A lesson from the most overlooked event in track and field.

I love track and field. I first got involved in the sport as a freshman in high school, mostly because I was terrible at baseball. But also because it was co-ed. And, I thought the fact that it was a no-cut sport significantly improved my chances of actually making the team.

Trying Everything

I have competed in a wide variety of track and field events. My resume includes the 100 meters, 400 meters, 1600 meters, high jump, long jump, shot put, discus, javelin, hammer, 35-pound weight, 110 meter hurdles, 4×100 meter relay, 4×400 meter relay, and, yes, even the pole vault (which I approached more like the high jump with a stick).

I liked every event I ever competed in. I love the energy and atmosphere at track meets. But you know when track and field becomes really fun?

The Second Meet.

The second meet is the most important and impactful event in a track athlete’s career. In your first meet you are just setting a baseline. But once you get to your second meet you walk in with a time, distance or height to beat. And most of the time, the results in the second meet are a rewarding step forward from the first meet.

In track and field, every result is measured in minutes and seconds, or feet and inches. Which means that your linear progression is clear and quantifiable. Your undeniable improvement in the second meet gets you thinking about the third meet. It makes you think about practicing more, training harder, lifting weights, warming up smarter and getting some better hype music. You start wondering just how much better you can get. The seeds of self-improvement are planted, fertilized and watered in that second meet.

The Broader Lesson

This is not just a track and field thing. This is a life thing. The same principle applies to our careers, our relationships, our responsibilities and our hobbies. Our first attempts simply set a baseline. The second time we do anything we start the improvement process. We recognize that as we pour more energy, time and focus into any activity we get better and better. This is true of presenting a closing argument in court, hiring good employees and folding fitted sheets (although my wife, Dawn is so good at the fitted sheet thing that I focus on the closing arguments in court instead).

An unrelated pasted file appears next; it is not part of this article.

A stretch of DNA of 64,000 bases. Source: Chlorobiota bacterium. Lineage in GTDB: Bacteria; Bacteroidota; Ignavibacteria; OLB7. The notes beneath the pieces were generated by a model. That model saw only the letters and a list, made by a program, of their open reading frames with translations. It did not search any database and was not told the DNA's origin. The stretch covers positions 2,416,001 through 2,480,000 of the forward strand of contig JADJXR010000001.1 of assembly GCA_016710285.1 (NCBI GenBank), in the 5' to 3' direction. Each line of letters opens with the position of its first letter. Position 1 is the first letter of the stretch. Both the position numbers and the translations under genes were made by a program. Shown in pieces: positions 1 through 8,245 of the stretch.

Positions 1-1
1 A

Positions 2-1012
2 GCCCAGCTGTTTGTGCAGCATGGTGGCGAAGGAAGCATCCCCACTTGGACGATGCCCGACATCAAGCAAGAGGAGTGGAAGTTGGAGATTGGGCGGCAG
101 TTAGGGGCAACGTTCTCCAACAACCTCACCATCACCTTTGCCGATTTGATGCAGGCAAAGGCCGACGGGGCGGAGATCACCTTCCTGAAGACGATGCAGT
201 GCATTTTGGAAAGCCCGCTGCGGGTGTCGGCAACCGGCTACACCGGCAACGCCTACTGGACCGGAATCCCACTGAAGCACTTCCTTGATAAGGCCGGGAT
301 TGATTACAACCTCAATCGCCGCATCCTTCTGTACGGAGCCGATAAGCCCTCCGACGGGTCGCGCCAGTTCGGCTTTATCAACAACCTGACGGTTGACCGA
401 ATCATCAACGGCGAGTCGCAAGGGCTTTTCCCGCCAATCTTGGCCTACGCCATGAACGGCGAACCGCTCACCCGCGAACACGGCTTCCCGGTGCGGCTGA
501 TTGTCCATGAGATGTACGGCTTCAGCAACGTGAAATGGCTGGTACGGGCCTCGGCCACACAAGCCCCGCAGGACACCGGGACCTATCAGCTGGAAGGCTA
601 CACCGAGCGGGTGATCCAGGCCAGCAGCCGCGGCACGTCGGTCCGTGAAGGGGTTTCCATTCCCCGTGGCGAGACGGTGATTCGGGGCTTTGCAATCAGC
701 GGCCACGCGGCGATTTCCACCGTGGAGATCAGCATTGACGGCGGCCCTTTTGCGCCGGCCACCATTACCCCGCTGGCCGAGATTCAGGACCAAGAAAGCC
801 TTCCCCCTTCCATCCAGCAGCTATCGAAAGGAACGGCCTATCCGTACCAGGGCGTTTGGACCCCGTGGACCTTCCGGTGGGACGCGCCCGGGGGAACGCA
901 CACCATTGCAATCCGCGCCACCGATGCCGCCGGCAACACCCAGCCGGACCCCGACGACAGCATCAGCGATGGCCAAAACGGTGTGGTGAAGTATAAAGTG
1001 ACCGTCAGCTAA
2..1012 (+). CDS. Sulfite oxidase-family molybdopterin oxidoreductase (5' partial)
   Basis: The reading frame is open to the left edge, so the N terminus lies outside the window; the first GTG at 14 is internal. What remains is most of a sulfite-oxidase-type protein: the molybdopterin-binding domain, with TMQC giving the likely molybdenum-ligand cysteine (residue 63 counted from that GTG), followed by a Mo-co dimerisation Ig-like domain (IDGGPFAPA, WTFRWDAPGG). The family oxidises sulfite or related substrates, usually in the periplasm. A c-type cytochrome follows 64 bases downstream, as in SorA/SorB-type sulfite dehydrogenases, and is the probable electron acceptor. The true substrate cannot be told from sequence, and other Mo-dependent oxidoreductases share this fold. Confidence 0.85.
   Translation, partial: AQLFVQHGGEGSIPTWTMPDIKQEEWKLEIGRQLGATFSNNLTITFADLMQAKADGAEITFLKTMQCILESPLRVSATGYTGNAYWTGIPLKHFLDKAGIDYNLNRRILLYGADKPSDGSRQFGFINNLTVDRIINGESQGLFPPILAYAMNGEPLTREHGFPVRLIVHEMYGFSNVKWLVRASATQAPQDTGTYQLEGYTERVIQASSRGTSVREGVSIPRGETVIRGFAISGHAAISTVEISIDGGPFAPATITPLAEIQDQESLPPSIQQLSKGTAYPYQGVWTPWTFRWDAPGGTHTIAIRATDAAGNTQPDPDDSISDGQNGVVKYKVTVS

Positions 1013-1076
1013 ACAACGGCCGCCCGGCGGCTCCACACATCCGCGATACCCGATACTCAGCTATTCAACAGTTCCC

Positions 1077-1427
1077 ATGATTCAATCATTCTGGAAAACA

Key Takeaway

Don’t be afraid to try something new because you think you will be bad at it. You will be bad at it. Or at least you will be the worst you will ever be. But that first attempt creates a starting point. The climb from there is both exciting and rewarding. As you improve, remember that first attempt. Recognize how far you have come since you first started. It is one of the most rewarding reflections in life.

*To see if these posts improve over time, please consider subscribing to this blog. Like the measurements of my track and field days, I now track follows, likes and comments to see if I am getting better. And like track and field, I am happy blogging is a no-cut sport.

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Published by

Adam Albrecht

Adam Albrecht is the Founder and CEO of the advertising and idea agency, The Weaponry. He believes the most powerful weapon on Earth is the human mind. He also authors two blogs: The Perfect Agency Project and Dad Says Daughter Says, a Daddy-Daughter blog he co-writes with his 12 year old daughter Ava. Adam can be reached at adam@theweaponry.com.

2 thoughts on “A lesson from the most overlooked event in track and field.”

    1. Thanks Stephanie! There is something special about seeing that first quantifiable improvement that is extremely motivating. Whether you are throwing a javelin or trying to lose weight. Thanks for the feedback! And Dawn is literally world class at folding fitted sheets.

      Like

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